Next you'll need to install Helm Classic. Helm is a package manager for Kubernetes. We'll use it to manage software in our Kubernetes cluster. Install it by running:

$ curl -sSL | bash

Check the install is successful:

$ helmc version

Boot a Kubernetes Cluster

Next step is to boot up a Kubernetes cluster.

I have used AWS EC2 as the backend cloud. You can choose to use Google Container Engine (GKE) or even your own laptop.

Since we'll use command line interface to interact with AWS, you'll need to install the AWS and Kubernetes CLI tools.

$ curl "" -o ""
$ unzip
$ sudo ./awscli-bundle/install -i /usr/local/aws -b /usr/local/bin/aws
$ curl -O [](
$ chmod +x kubectl

Once you're done, run:

$ aws configure

Now add the Key ID, Secret Access Key, default region name, and the output format.

You can now interact with your AWS account via the CLI!

Create a folder at a suitable place. This will serve as the home to your Kubernetes installation. Then download and unzip Kubernetes.

$ curl -sSL -O
$ tar -xvzf kubernetes.tar.gz
$ cd kubernetes

Configure the Kubernetes environment:

$ export KUBE_AWS_ZONE=us-west-1c
$ export MASTER_SIZE=t2.medium
$ export NODE_SIZE=t2.large
$ export NUM_NODES=2

Boot up the cluster by running:

$ ./cluster/

Install Deis Workflow

To install Deis Workflow, we'll need to use Helm.

First check if it can connect with your Kubernetes cluster:

$ helmc target

You should get a detailed list like this:

Kubernetes master is running at
Elasticsearch is running at
Heapster is running at
Kibana is running at
KubeDNS is running at
Kubernetes-dashboard is running at
Grafana is running at
InfluxDB is running at

This confirms that Helm can talk to your Kubernetes cluster.

The next step is to add Deis charts repo to Helm:

$ helmc repo add deis

Then install Deis Workflow:

$ helmc fetch deis/workflow-v2.1.0
$ helmc generate -x manifests workflow-v2.1.0
$ helmc install workflow-v2.1.0

This will complete the installation process.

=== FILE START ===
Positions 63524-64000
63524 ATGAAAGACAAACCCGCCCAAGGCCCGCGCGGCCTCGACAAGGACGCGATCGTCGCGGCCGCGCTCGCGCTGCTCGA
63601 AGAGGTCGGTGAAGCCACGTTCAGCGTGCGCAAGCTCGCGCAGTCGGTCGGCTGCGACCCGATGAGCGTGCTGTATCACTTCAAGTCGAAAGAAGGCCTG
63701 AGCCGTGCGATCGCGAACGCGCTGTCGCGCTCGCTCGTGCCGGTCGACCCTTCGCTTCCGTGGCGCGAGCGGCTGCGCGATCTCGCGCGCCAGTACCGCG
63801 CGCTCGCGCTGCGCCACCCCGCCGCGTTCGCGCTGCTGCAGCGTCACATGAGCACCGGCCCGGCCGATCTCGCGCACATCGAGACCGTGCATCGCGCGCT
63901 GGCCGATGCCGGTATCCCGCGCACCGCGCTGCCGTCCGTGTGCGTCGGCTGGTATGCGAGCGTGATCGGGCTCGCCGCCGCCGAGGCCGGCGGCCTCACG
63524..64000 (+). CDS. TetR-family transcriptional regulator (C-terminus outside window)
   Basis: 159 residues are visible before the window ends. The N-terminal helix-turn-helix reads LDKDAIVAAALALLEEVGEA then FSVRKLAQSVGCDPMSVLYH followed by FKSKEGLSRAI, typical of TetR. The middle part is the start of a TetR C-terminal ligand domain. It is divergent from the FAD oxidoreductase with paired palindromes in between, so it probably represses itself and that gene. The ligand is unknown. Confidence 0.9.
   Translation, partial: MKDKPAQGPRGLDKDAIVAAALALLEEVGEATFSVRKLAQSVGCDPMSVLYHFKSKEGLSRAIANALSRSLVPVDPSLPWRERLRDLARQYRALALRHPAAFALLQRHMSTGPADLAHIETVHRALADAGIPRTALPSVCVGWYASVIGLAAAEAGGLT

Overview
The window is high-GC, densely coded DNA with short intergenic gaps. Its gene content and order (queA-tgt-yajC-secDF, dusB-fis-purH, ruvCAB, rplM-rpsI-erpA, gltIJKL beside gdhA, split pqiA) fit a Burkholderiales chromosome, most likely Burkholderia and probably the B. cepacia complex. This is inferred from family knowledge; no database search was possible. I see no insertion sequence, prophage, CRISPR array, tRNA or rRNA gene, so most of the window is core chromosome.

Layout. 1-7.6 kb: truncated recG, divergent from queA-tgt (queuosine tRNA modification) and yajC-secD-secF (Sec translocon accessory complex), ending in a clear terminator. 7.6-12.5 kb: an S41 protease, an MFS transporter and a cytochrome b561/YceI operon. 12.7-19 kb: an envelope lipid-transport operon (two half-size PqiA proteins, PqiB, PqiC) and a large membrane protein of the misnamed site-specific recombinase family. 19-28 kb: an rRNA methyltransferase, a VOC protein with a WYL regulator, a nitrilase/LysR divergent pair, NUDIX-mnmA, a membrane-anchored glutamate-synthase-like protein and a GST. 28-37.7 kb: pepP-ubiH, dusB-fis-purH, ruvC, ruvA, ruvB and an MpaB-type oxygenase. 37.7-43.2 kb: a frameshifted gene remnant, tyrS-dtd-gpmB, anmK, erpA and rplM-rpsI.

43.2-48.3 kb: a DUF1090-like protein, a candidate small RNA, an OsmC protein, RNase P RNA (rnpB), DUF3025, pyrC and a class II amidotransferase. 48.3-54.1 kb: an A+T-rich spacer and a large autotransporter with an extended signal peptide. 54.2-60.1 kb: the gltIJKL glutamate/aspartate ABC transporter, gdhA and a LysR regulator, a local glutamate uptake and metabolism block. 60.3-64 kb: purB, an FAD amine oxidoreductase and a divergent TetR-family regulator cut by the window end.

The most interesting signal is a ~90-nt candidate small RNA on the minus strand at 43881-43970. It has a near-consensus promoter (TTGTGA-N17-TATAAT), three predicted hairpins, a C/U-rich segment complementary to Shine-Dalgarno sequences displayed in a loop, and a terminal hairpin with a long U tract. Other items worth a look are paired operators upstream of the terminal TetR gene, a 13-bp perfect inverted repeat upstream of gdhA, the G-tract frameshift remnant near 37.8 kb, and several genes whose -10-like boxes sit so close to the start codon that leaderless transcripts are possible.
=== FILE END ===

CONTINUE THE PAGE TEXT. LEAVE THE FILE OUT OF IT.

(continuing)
You'll have to wait a few minutes for the pods to be ready. You can check the progress with this command:

$ kubectl --namespace=deis get pods

Once all the pods show a ready status, Deis Workflow is up and running.

Here's what that will look like:

$ kubectl —namespace=deis get pods
NAME                  READY     STATUS  RESTARTS    AGE
deis-builder-2sggr    1/1       Running 4           21m
deis-controller-a6fn1 1/1       Running 3           21m
deis-database-blpvp   1/1       Running 0           21m
deis-logger-b42iu     1/1       Running 0           21m
deis-logger-fluentd-1v1/1       Running 0           21m
deis-logger-fluentd-dn1/1       Running 0           21m
deis-minio-ekb42      1/1       Running 0           21m
deis-monitor-grafana-t1/1       Running 0           21m
deis-monitor-influxdb-1/1       Running 0           21m
Deis-monitor-stdout-  1/1       Running 0           21m
deis-monitor-telegraf-1/1       Running 0           21m
deis-monitor-telegraf-1/1       Running 0           21m
deis-registry-c7wo5   1/1       Running 0           21m
deis-router-ygzro     1/1       Running 0           21m
deis-workflow-manager-1/1       Running 0           21m

Deis Workflow can be thought of as a collection several pods, with each doing a predefined activity. Here you can see various pods in action.

You can see the deis-minio pod running, confirming that Minio is the default object storage used by Deis.

Wrap Up

In this post, we took a brief look at both Deis Workflow and Minio. Deis Workflow is an application platform for Kubernetes and Minio is a minimalistic object storage server that is used by Deis. We installed Deis Workflow and spun up a cluster and saw that Minio is right there waiting for use.

If you want to deploy an app on your new cluster, follow this quick start.

This post originally appeared on the Minio blog.

Posted in Storage, Minio, Workflow

triangle square circle

Did you enjoy this post?